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Flashcards in S2: O2 Transport Deck (28):
1

What is the concentration of a gas dissolved in liquid dependent on?

- Partial pressure
- Solubility

Concentration = Partial Pressure x Solubility

2

How are CO2 and O2 transported in the blood?

Respiratory gases carried in the bloodstream first dissolve in the plasma (the aqueous portion of blood), but only a relatively small % remains as dissolved O2 or CO2.
O2 and CO2 are transported differently due to varying chemistry & biological adaptations.

CO2 Transport:
- HCO3- = 70%
- HbCO2 = 23%
- Dissolved CO2 = 7%

O2 Transport:
- HbO2 = 98%
- Dissolved O2 = 2%

3

Why is Hb critical to O2 transport?

Each litre of blood needs to carry at least 50 ml of O2 to satisfy CO and oxygen consumption at rest.
The solubility of oxygen in blood plasma is low and the PO2 in ambient air is not enough to dissolve enough O2 in blood.

The presence of Hb overcomes this problem and it enables O2 to be concentrated within the blood by increasing carrying capacity. O2 can therefore be absorbed at gas exchange surfaces and released at respiring tissues.

4

What is Fick's Principle?

Describes the relationship between arteriovenous O2 difference, O2 consumption and cardiac output

CO = VO2/Ca - Cv

5

How is increased oxygen supply to tissues achieved?

Hb is 98% saturated at rest so hyperventilating has little effect on O2 delivery.

In healthy, excersizing individuals, increased O2 delivery is achieved by increasing cardiac output, not PaO2.

6

Describe transport of oxygen in the blood

Oxygen has low solubility in aqueous solutions – the quantity dissolved in plasma is insufficient to cope with the O2 demands of tissues.

The presence of haemoglobin, greatly increases the O2-carrying capacity of the blood, and is responsible for the vast majority of O2 transport.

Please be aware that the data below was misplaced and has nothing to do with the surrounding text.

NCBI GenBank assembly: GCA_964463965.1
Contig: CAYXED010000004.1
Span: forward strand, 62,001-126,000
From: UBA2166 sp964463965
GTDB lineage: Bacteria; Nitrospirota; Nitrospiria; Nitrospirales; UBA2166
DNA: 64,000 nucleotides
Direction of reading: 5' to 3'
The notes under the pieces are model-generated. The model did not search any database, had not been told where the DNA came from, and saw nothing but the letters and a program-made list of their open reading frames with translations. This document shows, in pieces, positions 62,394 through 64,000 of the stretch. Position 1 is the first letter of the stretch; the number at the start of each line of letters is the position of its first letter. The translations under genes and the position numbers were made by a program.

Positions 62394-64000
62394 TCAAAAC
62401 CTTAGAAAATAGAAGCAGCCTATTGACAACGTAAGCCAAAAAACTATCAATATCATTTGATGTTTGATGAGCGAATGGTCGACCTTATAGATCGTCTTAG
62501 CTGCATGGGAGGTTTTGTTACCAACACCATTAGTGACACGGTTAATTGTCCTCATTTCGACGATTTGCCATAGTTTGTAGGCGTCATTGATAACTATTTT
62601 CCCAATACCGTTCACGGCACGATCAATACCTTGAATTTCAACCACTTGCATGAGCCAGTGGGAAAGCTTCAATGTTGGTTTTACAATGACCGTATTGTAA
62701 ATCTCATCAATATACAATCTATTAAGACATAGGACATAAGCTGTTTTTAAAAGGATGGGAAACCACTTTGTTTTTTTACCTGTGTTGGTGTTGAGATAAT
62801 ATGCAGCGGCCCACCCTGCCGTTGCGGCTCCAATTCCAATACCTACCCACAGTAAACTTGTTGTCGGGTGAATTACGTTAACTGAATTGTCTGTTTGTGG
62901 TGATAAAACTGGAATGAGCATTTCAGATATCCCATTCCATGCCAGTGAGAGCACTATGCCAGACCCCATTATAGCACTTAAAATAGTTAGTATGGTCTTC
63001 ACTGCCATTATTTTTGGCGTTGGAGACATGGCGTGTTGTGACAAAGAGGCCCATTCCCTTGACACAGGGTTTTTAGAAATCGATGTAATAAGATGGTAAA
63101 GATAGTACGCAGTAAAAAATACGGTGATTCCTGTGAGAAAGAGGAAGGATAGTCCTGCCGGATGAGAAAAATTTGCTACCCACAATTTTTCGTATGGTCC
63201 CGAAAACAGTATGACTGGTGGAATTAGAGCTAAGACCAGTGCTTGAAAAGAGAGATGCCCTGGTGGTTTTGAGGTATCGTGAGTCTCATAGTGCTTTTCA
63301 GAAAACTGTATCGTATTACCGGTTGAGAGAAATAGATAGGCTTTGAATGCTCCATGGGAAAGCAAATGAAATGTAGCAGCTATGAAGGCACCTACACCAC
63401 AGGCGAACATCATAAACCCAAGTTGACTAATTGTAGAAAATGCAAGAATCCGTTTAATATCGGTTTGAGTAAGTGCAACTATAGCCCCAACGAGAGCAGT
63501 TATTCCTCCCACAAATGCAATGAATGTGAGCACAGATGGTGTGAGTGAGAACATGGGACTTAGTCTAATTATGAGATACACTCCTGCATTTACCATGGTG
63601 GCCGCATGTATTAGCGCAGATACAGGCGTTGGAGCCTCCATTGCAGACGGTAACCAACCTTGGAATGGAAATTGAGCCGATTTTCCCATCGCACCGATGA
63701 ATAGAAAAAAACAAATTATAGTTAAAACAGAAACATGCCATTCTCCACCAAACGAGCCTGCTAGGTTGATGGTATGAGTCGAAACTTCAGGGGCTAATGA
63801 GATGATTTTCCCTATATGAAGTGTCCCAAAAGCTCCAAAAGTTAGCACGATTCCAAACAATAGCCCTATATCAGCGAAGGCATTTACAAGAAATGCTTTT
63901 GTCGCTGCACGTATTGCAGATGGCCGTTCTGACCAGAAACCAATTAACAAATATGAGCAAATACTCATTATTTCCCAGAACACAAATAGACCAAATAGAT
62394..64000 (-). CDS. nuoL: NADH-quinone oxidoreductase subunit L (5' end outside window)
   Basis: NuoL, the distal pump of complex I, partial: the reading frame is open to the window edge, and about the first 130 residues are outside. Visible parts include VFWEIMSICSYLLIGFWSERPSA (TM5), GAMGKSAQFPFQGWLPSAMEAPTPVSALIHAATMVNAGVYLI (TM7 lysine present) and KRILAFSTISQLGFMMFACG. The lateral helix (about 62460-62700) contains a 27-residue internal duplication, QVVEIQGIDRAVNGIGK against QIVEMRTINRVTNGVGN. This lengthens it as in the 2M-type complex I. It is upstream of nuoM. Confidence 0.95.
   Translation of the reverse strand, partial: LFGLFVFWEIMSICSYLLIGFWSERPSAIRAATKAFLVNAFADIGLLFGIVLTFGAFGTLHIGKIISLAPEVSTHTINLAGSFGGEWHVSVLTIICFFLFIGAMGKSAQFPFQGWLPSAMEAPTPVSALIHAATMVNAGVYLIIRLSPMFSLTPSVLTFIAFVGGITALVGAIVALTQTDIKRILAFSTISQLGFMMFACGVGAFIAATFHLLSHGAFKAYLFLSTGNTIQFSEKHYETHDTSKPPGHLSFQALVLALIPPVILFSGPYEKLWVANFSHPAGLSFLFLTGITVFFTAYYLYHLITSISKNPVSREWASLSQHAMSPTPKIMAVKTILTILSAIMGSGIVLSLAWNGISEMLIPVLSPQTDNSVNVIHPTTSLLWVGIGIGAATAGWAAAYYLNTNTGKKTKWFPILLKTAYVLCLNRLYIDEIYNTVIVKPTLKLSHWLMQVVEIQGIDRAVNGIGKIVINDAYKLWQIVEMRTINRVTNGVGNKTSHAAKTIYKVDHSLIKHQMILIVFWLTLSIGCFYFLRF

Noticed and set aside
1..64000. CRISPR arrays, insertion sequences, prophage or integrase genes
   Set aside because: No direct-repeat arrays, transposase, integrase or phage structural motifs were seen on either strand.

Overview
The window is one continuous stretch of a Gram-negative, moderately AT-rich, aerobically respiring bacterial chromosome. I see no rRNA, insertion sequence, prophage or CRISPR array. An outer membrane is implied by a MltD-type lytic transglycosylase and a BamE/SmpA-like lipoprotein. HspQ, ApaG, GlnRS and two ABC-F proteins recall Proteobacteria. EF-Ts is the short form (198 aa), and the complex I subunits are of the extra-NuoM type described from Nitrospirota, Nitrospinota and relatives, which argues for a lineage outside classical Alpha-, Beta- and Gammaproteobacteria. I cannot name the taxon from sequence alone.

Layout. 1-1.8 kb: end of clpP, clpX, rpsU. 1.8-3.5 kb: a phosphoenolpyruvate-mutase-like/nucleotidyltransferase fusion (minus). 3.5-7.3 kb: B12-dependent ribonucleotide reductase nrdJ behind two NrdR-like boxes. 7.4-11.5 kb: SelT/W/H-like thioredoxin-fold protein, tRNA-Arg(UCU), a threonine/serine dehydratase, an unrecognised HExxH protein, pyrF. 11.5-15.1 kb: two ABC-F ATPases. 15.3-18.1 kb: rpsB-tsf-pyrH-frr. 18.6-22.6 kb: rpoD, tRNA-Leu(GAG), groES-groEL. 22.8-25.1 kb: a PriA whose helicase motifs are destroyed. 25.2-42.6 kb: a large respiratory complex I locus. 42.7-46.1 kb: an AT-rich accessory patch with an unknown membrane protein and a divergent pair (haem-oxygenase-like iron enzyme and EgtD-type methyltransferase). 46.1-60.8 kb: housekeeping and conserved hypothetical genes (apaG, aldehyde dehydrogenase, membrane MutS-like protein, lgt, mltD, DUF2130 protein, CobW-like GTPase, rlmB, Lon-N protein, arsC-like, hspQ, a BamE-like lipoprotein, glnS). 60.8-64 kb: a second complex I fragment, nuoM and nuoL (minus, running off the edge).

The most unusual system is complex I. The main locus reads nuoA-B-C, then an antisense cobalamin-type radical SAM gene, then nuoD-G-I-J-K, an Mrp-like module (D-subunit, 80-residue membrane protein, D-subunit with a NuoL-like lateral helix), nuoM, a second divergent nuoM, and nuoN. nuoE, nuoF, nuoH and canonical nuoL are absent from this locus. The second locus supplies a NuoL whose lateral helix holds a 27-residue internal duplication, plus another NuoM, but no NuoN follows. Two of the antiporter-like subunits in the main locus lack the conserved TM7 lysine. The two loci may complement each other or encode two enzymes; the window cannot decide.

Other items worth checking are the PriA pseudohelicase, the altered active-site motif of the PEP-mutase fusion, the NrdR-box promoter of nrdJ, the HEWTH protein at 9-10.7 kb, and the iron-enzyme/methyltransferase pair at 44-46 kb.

7

Define O2 partial pressure (PaO2 - arterial plasma)

-kPA
- “what partial pressure of O2 within a gas phase would be required at gas-liquid interface to yield this much O2 in the plasma?”

8

Define total O2 content (CaO2)

- mL of O2 per L of blood (ml/L)
- “what volume of O2 is being carried in each litre of blood, including O2 dissolved in the plasma and O2 bound to Hb?”

9

Define O2 saturation (SaO2 and SpO2)

- %
- “What % of total available haemoglobin binding sites are occupied by oxygen?”

10

How is SaO2 and SpO2 measured?

SaO2 = measured directly in arterial blood
SpO2 = estimated by pulse oximetry

Saturation of O2 measured in %

11

Describe the oxygen-haemoglobin dissociation curve

It shows the relationship between O2 concentration, partial pressure and saturation

-Cooperative binding of O2 to Hb so line increases
- Plateau of line as saturation of O2 binding sites occur

12

How is oxygen content of blood measured?

- Blood gas analysis
- Pulse oximetry

13

Describe and compare blood gas analysis and pulse oximetry

Blood Gas Analysis:
- Sample of arterial blood used typically from the radial artery
- PO2, PCO2, pH, Hb, Hb-O2. Hb-CO, SaO2 measured by utilizing partially permeable membranes and selectively sensitive electrodes. E.g. more O2 in sample = more current generated by specific electrode.

· Increased accuracy versus pulse oximetry, but slower & more invasive.
Pulse oximetry only estimates SO2 + can be inaccurate in cases of CO poisoning
 

14

Why is haemoglobin so effective at transporting O2 within the body?

The structure of Hb produces high O2 affinity, therefore a high level of Hb- O2 binding (and saturation) requires relatively low PO2.